RECIPE: Tokyo style ramen

Packaged noodles go home in this Tokyo style ramen recipe. Photo: Amelia Ames

PROVO, Utah, August 27, 2013 — One way to describe Tokyo, Japan is vertical. Unless you live in New York City or Hong Kong, the majority of your experiences occur on a horizontal plane, moving from point A to point B.

In Tokyo, virtually the whole city goes up, and so do you, horizontal travel is at a minimum when compared with the constant changes in altitude.

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When you do find your way down to the street level, the chorus of a million city sounds clashes brilliantly with the ever changing pattern of a billion different lights.

It is easy to become swept up in the crowd of bodies hurrying across the crosswalk at a busy intersection, and even easier to become lost when for the first time in your life since you were a toddler, you can neither read, nor understand the language being spoken.

Good food is a universal language of sorts, and when in Tokyo, though you may struggle to communicate, nothing stands in the way of eating well. Almost every restaurant will have artisanal plastic models of what is being served displayed at the entrance.

At the very least, there will be photographs of all the food tacked up on the outside by the front doors. All you need to do is point and nod.

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Not far from Tokyo Tower, there is a ramen house, in the Denki Building, called Yuraku-cho that serves traditional Tokyo style ramen. In Japan, eating establishments are crammed where ever they will fit, and this restaurant, though larger than many, is pushing it to seat twenty people at once.

Each table is tiny with not enough room for four, but four sit anyway, with elbows tucked in to keep from bashing into those seated at the table behind them. Businessmen wait patiently in long lines for a seat, with no concern for the hot ramen broth that will later be spattered on their suits. When ramen is this good, flying broth is of no concern.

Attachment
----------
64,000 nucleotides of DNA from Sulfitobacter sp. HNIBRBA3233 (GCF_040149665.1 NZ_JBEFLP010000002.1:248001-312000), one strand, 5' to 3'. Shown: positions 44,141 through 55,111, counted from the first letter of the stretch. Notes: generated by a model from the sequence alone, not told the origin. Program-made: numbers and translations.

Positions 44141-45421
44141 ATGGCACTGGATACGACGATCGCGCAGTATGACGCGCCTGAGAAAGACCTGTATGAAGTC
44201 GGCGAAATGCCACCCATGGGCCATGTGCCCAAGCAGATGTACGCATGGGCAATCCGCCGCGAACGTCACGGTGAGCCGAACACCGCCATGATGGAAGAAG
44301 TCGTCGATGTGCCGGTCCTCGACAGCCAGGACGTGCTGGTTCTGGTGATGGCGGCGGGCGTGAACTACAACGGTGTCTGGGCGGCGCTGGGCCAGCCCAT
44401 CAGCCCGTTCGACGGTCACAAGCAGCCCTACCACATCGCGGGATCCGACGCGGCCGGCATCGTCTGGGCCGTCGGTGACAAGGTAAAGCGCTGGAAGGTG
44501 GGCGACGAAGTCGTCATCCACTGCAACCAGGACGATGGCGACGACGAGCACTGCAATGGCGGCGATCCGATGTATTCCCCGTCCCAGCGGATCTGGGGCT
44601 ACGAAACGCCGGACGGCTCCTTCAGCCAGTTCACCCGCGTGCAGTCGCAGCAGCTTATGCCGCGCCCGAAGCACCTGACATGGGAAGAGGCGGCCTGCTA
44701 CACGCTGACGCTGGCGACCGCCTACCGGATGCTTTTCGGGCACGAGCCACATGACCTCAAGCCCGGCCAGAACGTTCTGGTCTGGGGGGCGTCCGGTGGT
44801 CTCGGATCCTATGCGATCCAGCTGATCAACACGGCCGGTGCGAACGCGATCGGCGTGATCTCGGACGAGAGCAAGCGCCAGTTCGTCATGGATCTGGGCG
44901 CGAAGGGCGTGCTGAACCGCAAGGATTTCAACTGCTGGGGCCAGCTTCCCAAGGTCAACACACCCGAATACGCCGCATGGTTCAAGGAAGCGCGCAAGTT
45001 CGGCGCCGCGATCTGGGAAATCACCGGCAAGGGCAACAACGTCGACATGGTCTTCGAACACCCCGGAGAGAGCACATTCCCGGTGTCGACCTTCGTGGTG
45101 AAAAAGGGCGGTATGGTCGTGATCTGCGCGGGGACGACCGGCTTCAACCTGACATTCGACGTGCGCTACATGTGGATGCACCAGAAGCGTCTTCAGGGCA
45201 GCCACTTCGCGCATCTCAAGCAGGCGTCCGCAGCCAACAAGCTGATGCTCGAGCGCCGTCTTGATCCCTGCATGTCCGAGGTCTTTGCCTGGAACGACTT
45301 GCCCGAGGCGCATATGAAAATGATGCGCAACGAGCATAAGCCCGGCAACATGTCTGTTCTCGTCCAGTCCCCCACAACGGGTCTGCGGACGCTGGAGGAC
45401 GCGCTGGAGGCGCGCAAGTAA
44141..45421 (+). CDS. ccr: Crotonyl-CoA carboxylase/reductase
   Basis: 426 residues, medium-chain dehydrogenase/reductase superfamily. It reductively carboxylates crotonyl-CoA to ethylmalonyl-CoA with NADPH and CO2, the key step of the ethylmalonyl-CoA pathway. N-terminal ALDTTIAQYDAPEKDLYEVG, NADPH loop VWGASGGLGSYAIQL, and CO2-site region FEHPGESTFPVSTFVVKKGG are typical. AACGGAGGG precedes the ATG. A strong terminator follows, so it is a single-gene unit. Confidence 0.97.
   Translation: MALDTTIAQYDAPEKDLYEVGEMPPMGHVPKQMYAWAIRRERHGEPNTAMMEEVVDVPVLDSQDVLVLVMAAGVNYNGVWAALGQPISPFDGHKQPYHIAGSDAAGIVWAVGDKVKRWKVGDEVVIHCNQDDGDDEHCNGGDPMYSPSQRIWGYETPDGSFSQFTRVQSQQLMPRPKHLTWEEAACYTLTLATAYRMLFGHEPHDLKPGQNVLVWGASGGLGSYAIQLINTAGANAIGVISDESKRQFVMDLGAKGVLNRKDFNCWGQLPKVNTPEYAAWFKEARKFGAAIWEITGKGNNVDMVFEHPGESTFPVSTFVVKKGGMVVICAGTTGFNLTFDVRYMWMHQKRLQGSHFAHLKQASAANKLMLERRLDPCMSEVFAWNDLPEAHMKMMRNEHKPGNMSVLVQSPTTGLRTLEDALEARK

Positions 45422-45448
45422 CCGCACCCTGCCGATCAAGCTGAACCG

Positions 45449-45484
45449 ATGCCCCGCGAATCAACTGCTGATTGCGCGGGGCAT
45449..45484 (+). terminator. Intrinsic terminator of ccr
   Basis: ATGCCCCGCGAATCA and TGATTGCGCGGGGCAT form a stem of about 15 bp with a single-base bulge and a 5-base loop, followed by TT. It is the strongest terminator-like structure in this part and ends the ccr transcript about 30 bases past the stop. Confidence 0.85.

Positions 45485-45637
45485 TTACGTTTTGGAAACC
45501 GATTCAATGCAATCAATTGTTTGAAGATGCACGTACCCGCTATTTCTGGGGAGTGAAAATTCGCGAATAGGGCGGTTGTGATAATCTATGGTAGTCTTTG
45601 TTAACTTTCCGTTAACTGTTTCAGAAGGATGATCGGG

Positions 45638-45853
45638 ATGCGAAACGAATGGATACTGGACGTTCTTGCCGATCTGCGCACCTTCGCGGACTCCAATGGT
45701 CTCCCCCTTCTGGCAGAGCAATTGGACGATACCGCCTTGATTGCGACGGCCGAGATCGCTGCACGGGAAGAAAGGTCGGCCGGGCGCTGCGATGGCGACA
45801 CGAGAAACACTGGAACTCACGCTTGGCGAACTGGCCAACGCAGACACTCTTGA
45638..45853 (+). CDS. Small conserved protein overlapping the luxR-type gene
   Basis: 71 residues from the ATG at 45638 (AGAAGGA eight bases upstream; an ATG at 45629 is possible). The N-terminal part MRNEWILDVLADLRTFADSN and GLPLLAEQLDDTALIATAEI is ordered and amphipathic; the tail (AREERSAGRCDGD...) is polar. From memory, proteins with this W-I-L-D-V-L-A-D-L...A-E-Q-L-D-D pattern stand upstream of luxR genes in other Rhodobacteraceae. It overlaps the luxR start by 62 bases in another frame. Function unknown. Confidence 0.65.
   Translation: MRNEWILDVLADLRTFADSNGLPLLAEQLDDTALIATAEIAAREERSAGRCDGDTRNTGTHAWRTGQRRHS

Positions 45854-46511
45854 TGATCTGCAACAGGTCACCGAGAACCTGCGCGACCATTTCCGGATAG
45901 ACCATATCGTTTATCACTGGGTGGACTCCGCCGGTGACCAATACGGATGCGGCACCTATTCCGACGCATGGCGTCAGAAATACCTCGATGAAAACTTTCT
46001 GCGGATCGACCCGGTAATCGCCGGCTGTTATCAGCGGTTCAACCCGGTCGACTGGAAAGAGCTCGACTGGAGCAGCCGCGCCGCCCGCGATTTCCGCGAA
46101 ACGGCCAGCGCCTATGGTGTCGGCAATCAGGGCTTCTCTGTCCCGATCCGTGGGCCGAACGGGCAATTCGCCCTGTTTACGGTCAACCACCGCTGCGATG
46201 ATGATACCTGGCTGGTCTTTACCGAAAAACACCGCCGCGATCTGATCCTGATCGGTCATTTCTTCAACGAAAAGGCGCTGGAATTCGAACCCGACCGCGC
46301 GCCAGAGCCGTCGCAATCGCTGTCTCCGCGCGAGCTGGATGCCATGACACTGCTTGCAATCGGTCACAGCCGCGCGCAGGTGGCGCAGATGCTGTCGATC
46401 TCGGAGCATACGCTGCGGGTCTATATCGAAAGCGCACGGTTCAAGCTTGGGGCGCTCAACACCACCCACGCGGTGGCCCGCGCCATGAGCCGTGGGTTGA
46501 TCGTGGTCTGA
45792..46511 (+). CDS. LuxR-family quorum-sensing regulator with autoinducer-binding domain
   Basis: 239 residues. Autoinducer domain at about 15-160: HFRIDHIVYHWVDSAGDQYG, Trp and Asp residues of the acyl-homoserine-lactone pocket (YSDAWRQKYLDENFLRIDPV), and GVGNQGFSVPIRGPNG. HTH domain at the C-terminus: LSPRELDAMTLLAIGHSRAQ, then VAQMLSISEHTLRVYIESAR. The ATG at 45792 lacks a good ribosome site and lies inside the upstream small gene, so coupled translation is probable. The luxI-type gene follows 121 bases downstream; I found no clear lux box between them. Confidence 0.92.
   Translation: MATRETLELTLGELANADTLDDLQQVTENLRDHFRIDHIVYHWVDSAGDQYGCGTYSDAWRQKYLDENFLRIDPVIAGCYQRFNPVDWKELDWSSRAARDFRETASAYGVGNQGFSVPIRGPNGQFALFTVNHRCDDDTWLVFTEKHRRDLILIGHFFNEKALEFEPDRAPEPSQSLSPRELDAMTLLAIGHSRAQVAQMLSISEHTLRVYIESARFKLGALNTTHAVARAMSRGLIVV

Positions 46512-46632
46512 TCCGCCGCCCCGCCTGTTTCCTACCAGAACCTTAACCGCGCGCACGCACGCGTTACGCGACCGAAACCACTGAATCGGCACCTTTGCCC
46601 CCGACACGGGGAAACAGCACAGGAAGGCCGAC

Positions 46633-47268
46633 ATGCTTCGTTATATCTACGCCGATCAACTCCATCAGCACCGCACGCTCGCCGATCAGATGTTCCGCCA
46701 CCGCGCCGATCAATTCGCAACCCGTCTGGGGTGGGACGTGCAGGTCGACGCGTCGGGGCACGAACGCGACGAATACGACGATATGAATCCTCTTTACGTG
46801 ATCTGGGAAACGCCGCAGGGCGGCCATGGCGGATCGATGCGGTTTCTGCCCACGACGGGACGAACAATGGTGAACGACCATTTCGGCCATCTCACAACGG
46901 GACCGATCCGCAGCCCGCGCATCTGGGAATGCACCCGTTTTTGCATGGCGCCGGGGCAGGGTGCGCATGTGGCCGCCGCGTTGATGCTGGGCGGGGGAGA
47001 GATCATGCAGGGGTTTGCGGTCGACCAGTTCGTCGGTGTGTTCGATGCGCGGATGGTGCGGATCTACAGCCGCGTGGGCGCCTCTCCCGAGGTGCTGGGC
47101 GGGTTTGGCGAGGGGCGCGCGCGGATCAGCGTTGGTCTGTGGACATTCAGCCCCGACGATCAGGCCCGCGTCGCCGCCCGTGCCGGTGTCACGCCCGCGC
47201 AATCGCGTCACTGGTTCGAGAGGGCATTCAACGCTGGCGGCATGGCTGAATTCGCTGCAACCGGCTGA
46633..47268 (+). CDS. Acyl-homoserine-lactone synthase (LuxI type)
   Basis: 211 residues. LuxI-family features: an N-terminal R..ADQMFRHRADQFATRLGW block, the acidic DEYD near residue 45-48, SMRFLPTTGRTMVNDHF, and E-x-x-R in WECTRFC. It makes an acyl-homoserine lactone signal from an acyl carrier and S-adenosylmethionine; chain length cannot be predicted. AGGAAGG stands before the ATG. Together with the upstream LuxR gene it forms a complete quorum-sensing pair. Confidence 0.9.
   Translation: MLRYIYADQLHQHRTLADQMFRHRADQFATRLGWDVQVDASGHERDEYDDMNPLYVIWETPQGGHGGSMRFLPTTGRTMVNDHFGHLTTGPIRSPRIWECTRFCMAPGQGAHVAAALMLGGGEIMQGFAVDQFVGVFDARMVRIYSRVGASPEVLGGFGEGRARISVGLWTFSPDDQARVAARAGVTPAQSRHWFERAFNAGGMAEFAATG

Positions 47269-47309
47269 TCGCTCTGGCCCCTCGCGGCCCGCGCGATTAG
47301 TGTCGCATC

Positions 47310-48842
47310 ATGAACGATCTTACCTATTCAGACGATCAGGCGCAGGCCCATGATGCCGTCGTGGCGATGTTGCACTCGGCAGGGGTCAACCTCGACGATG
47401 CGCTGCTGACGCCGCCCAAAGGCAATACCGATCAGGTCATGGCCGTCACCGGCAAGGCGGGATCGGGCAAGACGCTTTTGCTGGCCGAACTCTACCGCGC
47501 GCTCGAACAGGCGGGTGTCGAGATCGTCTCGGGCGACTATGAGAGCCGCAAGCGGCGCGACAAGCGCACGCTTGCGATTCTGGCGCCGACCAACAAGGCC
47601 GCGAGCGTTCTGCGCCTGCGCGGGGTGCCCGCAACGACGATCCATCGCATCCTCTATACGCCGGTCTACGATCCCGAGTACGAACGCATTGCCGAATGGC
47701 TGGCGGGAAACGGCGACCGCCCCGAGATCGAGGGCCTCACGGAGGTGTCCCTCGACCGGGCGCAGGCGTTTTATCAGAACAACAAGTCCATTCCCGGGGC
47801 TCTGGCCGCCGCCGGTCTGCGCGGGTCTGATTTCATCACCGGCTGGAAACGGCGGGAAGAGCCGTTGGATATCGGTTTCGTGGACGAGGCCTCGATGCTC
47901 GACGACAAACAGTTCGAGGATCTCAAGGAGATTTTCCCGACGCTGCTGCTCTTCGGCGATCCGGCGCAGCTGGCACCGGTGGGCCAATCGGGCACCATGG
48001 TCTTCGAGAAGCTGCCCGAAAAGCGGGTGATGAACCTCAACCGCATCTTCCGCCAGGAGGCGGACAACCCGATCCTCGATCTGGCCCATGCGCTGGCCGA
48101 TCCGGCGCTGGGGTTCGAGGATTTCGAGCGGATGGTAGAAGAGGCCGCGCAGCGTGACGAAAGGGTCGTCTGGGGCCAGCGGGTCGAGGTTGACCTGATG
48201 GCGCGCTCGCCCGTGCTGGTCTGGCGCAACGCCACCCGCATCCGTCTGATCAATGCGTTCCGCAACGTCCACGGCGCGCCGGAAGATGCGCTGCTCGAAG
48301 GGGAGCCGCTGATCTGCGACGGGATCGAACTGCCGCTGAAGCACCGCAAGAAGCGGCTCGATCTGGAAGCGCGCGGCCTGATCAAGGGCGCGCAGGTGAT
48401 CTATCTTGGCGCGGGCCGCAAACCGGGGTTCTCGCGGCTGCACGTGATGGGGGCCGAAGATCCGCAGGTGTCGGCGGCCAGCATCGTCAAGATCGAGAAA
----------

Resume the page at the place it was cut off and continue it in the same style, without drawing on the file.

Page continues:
The ramen is served in a gigantic steaming bowl with two slices of pork, a bit of nori, a hard-boiled egg, and some sliced green onions. The most polite way to eat it is to grab a hunk of noodles in your chopsticks and half-shovel, half-slurp them up.

Slurping shows your appreciation of the food. It is also acceptable to drink the remaining broth directly from the bowl.

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It would be impossible to recreate the exact bowl of ramen served by Yuraku-cho, that would require piles of fresh-made steaming hot noodles, swimming in authentic bonito based broth, some accoutrements, and the atmosphere only found in the lunch rush of downtown Tokyo.

An easy and close approximation can be made in your kitchen with only a few ingredients. Katsuo Fumi Furikake can be found at an Asian grocery store near you.

Tokyo –style Ramen for One



cooking oil

2 thin sliced boneless pork chops

1 package of ramen, (discard included seasoning packet)

1 sliced green onion, white and green parts

1 soft or hardboiled egg, peeled

2.5 cups water

3 tablespoons Katsuo Fumi Furikake

2 tablespoons soy sauce


Lightly salt the pork chops. In a small amount of oil, over medium-high heat, brown the pork chops approximately 3 minutes on each side or until no longer pink and juices run clear. Cover with foil and keep warm.

Bring water to a boil. Add noodles and cook for 3 minutes. Remove from heat. Stir in furikake and soy sauce. Let it sit for 1-2 minutes to dissolve the furikake.

Pour soup into a ramen bowl, add pork chops, hardboiled egg, and sprinkle with green onions. 

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Amelia Ames

Amelia Ames is a food writer and reviewer for Communities @Washington Times.  Her column Kitchen Journeys seeks to find the best in food, and those that prepare it for us.  Read more of her recipes, reviews and news at Gastronomy Girl. She received a B.S. in Zoology-Entomology from Brigham Young University.

Contact Amelia Ames


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